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Another battle over local control of cannabis is about to roil California.

Only this time, its marijuanas mellow cousin, hemp, thats at the heart of disputes that engulf cities, counties and the state — and farmers who hope to grow the potentially lucrative crop.

On April 30, about two and a half years after California voters lifted a decades-long ban on the cultivation of industrial hemp, the California Department of Food and Agriculture abruptly gave the go-ahead for farmers to register with counties for permission to grow hemp strains of cannabis, a plant that has virtually no trace of the compound in marijuana that makes consumers high. Farmers thought they just needed to fill out the states one-page registration form, pay a $900 annual fee, and get hemp seeds in the ground before the window closed on this years planting season.

But state regulations left it up to agricultural commissioners for Californias 58 counties to process hemp registration. And those commissioners are coming up with their own interpretations of the state law, creating a patchwork of restrictive and often contradictory policies for hemp, not unlike the complex rules that exist for the marijuana industry.

So far, only 22 counties — including Ventura, San Diego and Imperial — are accepting hemp registration forms, the Southern California News Group has learned. Over the past two weeks, California counties have accepted nearly 60 applications from farmers who hope to grow hemp that they can sell to makers of energy-efficient construction materials, durable fabrics, nutritional foods and CBD, a non-psychoactive compound in cannabis thats triggered a $1 billion (and growing) market for its touted therapeutic benefits.

The other 35 counties say theyre either waiting on more information from the state or have passed moratoriums on hemp farming, moratoriums that in some cases are scheduled to run to 2021. And though hemp farming is legal under both state and federal law, some counties say they might use their police powers and zoning laws to ban hemp cultivation altogether.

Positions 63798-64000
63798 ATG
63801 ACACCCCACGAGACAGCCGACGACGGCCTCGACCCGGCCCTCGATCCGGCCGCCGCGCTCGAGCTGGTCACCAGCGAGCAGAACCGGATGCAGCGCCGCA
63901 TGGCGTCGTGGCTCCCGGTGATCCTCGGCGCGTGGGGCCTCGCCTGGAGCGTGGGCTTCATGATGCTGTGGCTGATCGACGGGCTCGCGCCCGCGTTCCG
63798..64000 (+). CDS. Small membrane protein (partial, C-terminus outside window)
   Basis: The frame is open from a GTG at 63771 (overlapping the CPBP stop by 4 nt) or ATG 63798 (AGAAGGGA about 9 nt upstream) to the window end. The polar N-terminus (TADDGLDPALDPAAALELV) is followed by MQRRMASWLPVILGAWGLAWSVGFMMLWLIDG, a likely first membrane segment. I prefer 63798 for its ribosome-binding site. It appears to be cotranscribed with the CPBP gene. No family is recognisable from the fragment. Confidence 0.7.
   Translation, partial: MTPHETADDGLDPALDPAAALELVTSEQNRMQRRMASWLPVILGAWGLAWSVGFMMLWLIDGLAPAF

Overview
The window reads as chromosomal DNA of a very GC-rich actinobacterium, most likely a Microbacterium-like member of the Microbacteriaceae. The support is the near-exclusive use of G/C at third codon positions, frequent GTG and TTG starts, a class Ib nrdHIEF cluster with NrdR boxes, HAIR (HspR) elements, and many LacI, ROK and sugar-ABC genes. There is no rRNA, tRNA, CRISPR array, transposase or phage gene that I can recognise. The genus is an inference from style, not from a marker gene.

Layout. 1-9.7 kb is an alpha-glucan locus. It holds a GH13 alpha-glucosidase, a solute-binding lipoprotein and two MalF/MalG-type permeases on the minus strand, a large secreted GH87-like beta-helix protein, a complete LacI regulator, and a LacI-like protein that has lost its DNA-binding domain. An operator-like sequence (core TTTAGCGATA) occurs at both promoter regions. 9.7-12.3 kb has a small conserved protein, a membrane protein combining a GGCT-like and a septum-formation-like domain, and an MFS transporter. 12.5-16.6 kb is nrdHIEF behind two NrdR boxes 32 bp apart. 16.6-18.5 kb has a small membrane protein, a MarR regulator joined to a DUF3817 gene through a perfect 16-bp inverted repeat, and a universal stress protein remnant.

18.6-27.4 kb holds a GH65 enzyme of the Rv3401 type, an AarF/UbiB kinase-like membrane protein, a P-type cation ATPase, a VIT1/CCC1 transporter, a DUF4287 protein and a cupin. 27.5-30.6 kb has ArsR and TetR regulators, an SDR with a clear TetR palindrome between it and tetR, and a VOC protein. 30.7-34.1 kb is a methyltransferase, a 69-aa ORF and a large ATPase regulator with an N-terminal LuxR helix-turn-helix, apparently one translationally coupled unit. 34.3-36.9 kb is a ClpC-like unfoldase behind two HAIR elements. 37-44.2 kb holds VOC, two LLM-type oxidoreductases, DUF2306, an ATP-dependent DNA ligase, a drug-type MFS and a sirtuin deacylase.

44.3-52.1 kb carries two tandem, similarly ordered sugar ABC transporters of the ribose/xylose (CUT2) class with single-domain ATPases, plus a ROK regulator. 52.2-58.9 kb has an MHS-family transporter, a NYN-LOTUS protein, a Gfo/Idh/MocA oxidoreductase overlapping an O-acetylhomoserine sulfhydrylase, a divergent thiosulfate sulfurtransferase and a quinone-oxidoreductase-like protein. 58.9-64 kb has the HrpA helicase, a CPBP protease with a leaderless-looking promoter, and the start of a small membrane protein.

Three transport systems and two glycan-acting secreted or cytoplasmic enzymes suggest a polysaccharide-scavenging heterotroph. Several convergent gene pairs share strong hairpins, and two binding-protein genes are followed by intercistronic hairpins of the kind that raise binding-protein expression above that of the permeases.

“Unfortunately, it feels like the counties and the county agricultural commissioners think they have more authority right now than they really have,” said Patrick Goggin, a San Francisco attorney whos been advocating for legal hemp for 15 years.

“We could be headed for some serious battles.”

Hemp farming begins

In November 2016, when voters legalized recreational marijuana through Proposition 64, they opted to let cities and counties decide whether marijuana businesses could set up shop within their borders. A database of cannabis policies shows that even now some 80 percent of all California jurisdictions have used that power to ban all marijuana shops, triggering legislation aimed at forcing more cities to open access. Meanwhile, 25 local governments are suing the state over a rule that permits marijuana deliveries even in communities that have banned the industry.

The hemp industry was supposed to be less complicated — particularly after December, when President Donald Trump signed a Farm Bill that removed hemp from the federal list of controlled substances.

Hemp industries are already booming in places like Colorado, Oregon and Nevada. Within the past few weeks, Georgia, Iowa and Indiana also have taken steps to launch hemp farming.

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After lengthy delays, California regulations enacted on April 30 say that if farmers meet all of the criteria, complete applications, and pay their fees, agricultural commissioners “shall” register them to legally grow hemp.

“Its a right,” Goggin said. “There is no discretion.”

Some counties are operating that way. San Luis Obispo County has received the most hemp farming registrations so far, with 15 applications, which are being processed. San Diego County is a close second at 13.

Other counties are tacking on additional requirements. For example, in addition to state applications Inyo County requires hemp farmers to apply for conditional use permits, which typically cost $1,490.

Hemp isnt without challenges. Odor from hemp farms can be problematic for nearby neighbors. And, if hemp is grown near recreational marijuana, the pollen from hemp can drift into the cannabis and lower the THC levels of the marijuana plants, making those plants less powerful for recreational use. So Goggin, among others, believes some additional local oversight for hemp farms is appropriate.

Most counties block hemp farming

But most California counties simply arent accepting any applications from people hoping to grow industrial hemp. And some of those counties, advocates say, are refusing to even speak with would-be hemp farmers.

“Its really frustrating,” said Chris Boucher, who started off with a hemp clothing shop in Costa Mesa in 1990 and is widely viewed as a pioneer of the legal hemp industry.

“We pay their salaries and theyre not following the law,” Boucher said of the regulators. “Their opinions are hurting farmers, and were losing millions and millions of dollars.”

At least some of the hangup surrounds the miscRead More – Source